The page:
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As social robots are poised to be more involved in daily human life, they will benefit from an improved understanding of human affective and emotional behaviour. One way to achieve this is to evaluate the facial expressions of the users to learn how these robots should interact with them. Here at the Affective Intelligence and Robotics (AFAR) Lab ( of the Department of Computer Science and Technology, we are working to create emotionally intelligent robots that can sense and understand human affective behaviour, improving day-to-day Human-Robot Interactions.

On Wednesday, come along for a brief one-to-one taster session with the Pepper Robot and play a short game with Pepper where it learns and adapts to your facial expressions. The game will be explained to you by Pepper, who will then talk to you, over several interactions, and learn to respond to you, using its speech and body gestures, based on your emotional behaviour. On Tuesday, we will be running a very similar session looking at the software Pepper uses but without Pepper Robot as it isn’t available on this day.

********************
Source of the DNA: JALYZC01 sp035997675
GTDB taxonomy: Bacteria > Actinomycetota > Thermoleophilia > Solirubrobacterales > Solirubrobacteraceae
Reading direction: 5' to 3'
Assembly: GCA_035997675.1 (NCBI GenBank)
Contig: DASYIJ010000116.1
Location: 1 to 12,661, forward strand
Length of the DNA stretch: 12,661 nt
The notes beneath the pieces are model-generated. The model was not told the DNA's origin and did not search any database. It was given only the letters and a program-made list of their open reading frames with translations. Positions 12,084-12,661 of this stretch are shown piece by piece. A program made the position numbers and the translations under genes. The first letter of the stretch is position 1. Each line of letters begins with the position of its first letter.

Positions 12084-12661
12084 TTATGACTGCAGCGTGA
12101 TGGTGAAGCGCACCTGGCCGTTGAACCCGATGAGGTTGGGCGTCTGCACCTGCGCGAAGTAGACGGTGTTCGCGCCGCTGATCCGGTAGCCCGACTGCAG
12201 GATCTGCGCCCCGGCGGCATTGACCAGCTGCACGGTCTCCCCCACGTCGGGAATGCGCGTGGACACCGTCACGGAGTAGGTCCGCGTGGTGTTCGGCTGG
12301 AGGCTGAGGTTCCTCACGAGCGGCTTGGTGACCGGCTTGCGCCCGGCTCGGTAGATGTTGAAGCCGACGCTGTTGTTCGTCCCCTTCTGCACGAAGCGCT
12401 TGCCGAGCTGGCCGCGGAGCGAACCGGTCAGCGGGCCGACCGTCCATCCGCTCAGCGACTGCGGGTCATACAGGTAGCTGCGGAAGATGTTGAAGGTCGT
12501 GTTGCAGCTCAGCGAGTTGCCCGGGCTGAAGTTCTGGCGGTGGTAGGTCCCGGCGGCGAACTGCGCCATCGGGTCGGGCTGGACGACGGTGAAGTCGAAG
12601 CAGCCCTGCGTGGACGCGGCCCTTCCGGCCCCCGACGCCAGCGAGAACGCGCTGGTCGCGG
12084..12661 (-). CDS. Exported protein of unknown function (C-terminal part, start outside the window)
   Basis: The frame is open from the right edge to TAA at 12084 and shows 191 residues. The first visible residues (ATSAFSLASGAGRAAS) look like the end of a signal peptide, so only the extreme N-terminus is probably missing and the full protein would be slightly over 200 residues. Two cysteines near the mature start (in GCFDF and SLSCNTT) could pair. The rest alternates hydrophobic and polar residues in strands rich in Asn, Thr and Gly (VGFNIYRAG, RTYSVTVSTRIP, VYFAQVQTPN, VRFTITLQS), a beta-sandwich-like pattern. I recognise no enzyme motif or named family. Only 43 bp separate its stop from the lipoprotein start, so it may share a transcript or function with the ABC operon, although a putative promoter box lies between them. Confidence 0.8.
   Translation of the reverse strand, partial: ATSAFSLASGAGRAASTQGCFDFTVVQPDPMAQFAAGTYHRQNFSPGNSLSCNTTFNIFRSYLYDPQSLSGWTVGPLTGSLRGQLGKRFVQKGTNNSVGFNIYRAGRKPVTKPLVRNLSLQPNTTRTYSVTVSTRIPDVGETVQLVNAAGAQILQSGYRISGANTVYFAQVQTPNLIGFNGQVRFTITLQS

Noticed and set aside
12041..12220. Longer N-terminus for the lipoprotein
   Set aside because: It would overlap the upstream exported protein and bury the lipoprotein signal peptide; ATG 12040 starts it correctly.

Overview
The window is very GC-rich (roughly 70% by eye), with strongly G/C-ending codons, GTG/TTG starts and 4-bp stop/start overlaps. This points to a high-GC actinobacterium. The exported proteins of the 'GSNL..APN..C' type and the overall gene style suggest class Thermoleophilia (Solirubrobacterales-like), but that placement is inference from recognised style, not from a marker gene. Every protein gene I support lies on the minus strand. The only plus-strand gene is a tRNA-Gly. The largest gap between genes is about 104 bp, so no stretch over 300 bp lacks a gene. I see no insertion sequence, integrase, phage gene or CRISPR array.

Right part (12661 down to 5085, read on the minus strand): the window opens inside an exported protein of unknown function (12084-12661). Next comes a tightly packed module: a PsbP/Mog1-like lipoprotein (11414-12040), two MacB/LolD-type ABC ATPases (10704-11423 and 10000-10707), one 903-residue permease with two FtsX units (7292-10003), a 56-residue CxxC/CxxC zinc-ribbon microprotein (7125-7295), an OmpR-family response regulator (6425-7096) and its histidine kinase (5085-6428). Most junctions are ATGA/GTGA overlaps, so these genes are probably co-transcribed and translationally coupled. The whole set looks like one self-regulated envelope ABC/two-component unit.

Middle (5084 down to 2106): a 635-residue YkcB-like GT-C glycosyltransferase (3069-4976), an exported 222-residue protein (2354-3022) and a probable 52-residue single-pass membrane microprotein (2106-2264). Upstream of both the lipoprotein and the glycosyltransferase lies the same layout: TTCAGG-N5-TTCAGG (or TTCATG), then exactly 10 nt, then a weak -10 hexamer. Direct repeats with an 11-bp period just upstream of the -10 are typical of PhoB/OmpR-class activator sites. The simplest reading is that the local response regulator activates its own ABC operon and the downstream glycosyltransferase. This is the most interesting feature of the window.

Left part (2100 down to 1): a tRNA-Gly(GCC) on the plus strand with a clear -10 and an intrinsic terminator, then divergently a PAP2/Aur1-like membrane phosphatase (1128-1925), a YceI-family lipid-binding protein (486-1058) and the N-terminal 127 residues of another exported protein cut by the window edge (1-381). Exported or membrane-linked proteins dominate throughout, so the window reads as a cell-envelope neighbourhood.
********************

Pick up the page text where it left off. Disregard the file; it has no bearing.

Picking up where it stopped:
The AFAR Lab is also working on robots designed for the evaluation of the mental wellbeing of young people. In the exhibit on Thursday, you will interact with the Nao Robot and get acquainted with it by doing some fun activities together. You will also put on your design caps and come up with innovative robot designs. You can tackle the challenge as a designer, computer whiz, scientist, writer or just about any other role that tickles your fancy!

Nida, a PhD student at the AFAR Lab with the Nao Robot.